The Big 14

22 02 2010

I am a huge college football fan, so let me warn you upfront that this blog will likely see a lot of college football-related posts. Specifically, this blog will see a lot of Iowa and Big Ten-related football posts. Currently, college football is in the off-season (though spring practices are right around the corner), so news only trickles out through dedicated news sources (ESPN) and newspapers that cover Big Ten college towns (Press-Citizen, etc.) Today, I I bring you news from both kinds of sources.

The topic at hand is Big Ten Expansion (it deserves the capital). Right now, the Big Ten Conference is made up of 11 football teams (Iowa, Indiana, Illinois, Northwestern, Purdue, Minnesota, Wisconsin, Michigan, Michigan State, Ohio State and Penn State). The league went from 10 to 11 in the 90’s when Penn State was voted in. In the late 90’s, an offer was extended to Notre Dame to join up as the 12th team, but that offer was denied.

The problem with having less than 12 teams is the inability to have a Conference Championship game. The Big Ten champion is determined by wins and losses against conference opponents, making it a likelihood that the championship is “shared” by multiple teams, some times as many as four. The Southeastern Conference (SEC), home to Florida, Alabama and the like, has 12 teams. The teams are split into two six-team divisions, the winners of which play each other for the conference championship at the end of the season. Were the Big Ten to expand to 12, they could have a similar set up. It has been proven that having a conference championship garners more money and publicity to the league, which can only be positives.

Following this bowl season (and Iowa’s victory in the BCS Orange Bowl!), the Big Ten announced it would begin investigating expansion once again. Big Ten fans, and college football aficionados across the country, instantly began speculating on teams that would get the nod. Amidst all the swirling rumors and ideas, the Big Ten has hired a firm to investigate possible candidates, reports ESPN’s Big Ten Blog:

Obviously the first name to pop up among fans was Notre Dame. The school fits within the Big Ten’s geographic footprint, joining Indiana and Purdue in the State of Indiana. Plus, Notre Dame already fills its regular season schedule with a slew of Big Ten opponents. I personally don’t think ND will jump on board, because they enjoy being a “national” school with no conference ties in football. It allows them national recognition, and the ability play schools like USC, Stanford and Navy on a yearly basis. They have a lucrative multi-million dollar TV contract with NBC, which also could play a part. Truth be told, due to profit sharing, all Big Ten schools got twice the amount of money from media contracts than ND received last year, so money isn’t really the issue. ND won’t be #12.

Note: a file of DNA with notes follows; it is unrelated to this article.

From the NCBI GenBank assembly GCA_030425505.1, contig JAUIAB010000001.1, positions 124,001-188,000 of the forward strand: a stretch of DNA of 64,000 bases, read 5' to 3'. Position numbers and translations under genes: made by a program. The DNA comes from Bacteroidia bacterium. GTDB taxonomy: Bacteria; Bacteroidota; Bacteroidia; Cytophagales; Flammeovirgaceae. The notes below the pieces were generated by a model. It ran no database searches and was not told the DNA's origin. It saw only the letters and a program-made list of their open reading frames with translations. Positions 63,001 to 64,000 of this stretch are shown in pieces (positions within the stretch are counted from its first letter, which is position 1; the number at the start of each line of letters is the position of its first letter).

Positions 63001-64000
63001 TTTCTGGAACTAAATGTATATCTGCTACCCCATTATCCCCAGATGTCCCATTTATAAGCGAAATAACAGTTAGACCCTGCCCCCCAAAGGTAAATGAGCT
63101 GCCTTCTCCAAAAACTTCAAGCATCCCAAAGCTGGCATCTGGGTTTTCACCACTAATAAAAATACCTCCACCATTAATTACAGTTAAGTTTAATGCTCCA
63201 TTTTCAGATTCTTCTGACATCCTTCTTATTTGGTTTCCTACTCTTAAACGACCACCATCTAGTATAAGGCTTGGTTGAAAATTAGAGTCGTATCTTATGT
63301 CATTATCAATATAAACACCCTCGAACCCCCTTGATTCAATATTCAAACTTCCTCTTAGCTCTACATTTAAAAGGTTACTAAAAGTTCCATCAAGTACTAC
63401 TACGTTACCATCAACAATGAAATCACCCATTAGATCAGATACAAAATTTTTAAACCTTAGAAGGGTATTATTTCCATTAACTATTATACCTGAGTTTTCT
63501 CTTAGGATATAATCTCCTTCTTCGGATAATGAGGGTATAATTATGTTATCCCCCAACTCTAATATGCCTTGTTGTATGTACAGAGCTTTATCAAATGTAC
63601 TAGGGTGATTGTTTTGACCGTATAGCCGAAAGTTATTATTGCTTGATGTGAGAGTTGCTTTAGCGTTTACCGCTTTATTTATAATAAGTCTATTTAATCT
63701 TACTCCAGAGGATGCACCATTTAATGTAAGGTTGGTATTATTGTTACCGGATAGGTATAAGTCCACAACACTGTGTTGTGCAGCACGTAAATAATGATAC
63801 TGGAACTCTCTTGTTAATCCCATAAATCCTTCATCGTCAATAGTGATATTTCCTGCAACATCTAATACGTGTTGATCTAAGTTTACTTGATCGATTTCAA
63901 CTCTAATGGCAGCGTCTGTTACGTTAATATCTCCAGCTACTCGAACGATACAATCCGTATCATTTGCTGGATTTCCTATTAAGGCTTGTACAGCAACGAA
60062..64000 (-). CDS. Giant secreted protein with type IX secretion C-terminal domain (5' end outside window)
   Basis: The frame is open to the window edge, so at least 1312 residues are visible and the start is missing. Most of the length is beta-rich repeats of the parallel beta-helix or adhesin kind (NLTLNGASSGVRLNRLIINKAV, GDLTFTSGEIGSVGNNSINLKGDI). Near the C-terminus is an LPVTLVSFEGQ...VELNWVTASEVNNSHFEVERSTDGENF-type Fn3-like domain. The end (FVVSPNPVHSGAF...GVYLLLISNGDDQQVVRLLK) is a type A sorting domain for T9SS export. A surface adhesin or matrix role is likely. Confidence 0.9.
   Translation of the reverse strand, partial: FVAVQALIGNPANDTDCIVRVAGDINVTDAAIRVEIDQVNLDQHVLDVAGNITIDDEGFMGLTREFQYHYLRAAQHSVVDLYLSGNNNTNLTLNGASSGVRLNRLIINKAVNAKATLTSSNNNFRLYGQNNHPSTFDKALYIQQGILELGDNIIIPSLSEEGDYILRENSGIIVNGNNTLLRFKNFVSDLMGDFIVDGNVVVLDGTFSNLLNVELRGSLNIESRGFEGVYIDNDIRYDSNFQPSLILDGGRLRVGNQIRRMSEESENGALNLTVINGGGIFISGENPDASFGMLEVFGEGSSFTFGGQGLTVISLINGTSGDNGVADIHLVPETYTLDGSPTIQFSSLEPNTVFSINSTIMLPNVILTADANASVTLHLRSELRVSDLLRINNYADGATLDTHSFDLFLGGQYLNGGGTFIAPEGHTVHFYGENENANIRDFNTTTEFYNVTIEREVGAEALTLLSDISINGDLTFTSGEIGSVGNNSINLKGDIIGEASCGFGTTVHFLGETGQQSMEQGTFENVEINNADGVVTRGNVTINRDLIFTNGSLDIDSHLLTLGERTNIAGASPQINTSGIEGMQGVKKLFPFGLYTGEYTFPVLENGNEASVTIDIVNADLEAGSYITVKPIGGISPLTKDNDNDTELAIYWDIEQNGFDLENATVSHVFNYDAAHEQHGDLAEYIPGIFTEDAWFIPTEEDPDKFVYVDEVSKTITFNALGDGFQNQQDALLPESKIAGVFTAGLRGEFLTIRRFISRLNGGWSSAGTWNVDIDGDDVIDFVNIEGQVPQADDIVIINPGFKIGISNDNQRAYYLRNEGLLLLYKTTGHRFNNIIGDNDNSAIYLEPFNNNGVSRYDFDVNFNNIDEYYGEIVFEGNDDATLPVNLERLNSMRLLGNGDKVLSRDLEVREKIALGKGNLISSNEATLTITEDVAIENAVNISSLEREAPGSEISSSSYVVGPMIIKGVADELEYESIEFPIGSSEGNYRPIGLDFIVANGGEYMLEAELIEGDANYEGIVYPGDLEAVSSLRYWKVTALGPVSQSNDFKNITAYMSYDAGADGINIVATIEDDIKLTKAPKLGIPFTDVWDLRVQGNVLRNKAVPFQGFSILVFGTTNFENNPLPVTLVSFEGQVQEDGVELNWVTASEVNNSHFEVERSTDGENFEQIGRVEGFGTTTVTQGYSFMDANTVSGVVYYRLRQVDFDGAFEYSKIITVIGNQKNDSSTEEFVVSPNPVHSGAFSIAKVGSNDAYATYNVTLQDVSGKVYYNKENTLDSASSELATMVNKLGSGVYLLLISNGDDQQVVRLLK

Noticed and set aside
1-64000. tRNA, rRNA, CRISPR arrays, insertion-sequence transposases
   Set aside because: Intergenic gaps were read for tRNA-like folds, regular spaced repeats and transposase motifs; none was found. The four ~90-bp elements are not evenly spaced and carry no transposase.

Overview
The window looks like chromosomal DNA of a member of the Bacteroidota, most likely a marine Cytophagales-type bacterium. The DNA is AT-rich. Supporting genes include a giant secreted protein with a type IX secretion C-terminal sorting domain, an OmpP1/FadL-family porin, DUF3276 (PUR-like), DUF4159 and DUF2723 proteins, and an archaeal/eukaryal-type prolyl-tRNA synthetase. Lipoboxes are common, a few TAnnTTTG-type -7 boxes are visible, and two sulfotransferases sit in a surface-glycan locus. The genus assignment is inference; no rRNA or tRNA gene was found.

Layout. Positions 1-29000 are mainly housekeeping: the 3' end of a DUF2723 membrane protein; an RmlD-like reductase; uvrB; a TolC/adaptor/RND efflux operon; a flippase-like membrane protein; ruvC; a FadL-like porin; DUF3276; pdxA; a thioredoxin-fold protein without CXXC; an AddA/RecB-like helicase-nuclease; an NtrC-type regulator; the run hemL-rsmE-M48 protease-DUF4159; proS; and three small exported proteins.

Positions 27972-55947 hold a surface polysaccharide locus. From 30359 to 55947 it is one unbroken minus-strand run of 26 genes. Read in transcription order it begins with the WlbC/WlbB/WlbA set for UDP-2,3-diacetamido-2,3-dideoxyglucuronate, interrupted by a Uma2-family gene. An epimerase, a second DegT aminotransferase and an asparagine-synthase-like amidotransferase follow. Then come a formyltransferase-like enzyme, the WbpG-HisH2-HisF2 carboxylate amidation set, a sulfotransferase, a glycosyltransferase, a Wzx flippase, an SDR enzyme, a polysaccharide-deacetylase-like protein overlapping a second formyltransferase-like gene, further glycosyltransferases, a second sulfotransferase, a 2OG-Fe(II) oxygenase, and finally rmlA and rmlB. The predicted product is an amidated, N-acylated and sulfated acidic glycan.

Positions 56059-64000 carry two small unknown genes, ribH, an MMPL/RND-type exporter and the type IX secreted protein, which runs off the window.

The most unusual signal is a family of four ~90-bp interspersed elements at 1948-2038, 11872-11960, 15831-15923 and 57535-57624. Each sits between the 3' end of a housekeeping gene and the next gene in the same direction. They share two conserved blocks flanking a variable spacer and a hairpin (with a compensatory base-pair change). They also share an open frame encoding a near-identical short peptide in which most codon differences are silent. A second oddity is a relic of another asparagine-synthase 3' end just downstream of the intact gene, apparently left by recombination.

Other names tossed about include Pittsburgh, Missouri, Syracuse, Rutgers and Nebraska. All of these schools have ups and downs that I won’t go in to too much detail about. Rutgers, Pittsburgh and Syracuse open up more of the East Coast media market, while Missouri and Nebraska gently extend the Big Ten’s already impressive Midwest representation (Mizzou more so with Kansas City and St. Louis media markets).

The only other impressive name being bandied about is the University of Texas. Texas is a wet-dream for Big Ten fans. It’s a great football school, located in one of the best football recruiting states in the country. It’s not geographically connected to the Big Ten, but that wouldn’t bother anyone if the school actually joined up. Personally, I don’t think it will ever happen. Money could play a factor, since the Big 12 (which Texas is a major player in) doesn’t have equitable profit-sharing like the Big Ten. However, I think Texas’ prominent role in the Big 12, as well as existing rivalries with Big 12 teams, will keep it from being the Big Ten’s 12th team. I hope I’m wrong, but I don’t think it will happen.

During the hunt for the suspected 12th team, the Big Ten came out and said it is not exactly ruling out picking up 3 teams, going to 14 teams total with two 7-team divisions. I don’t think this is going to happen, as I don’t see 3 big Ten-worthy candidates out there. But, stranger things have happened. The Des Moines Register outlines a possible 14-team league, dubbed “The Western Conference”, and splits out the teams into North and South Divisions:—-lets-go-to-14-baby/

The Register pegs Pittsburgh, Missouri and Nebraska as the new additions, and sticks Iowa in the South Division. I don’t think anything like this would happen, but it is a scenario I’d be open to.

Any thoughts on Big Ten expansion? Leave a comment below




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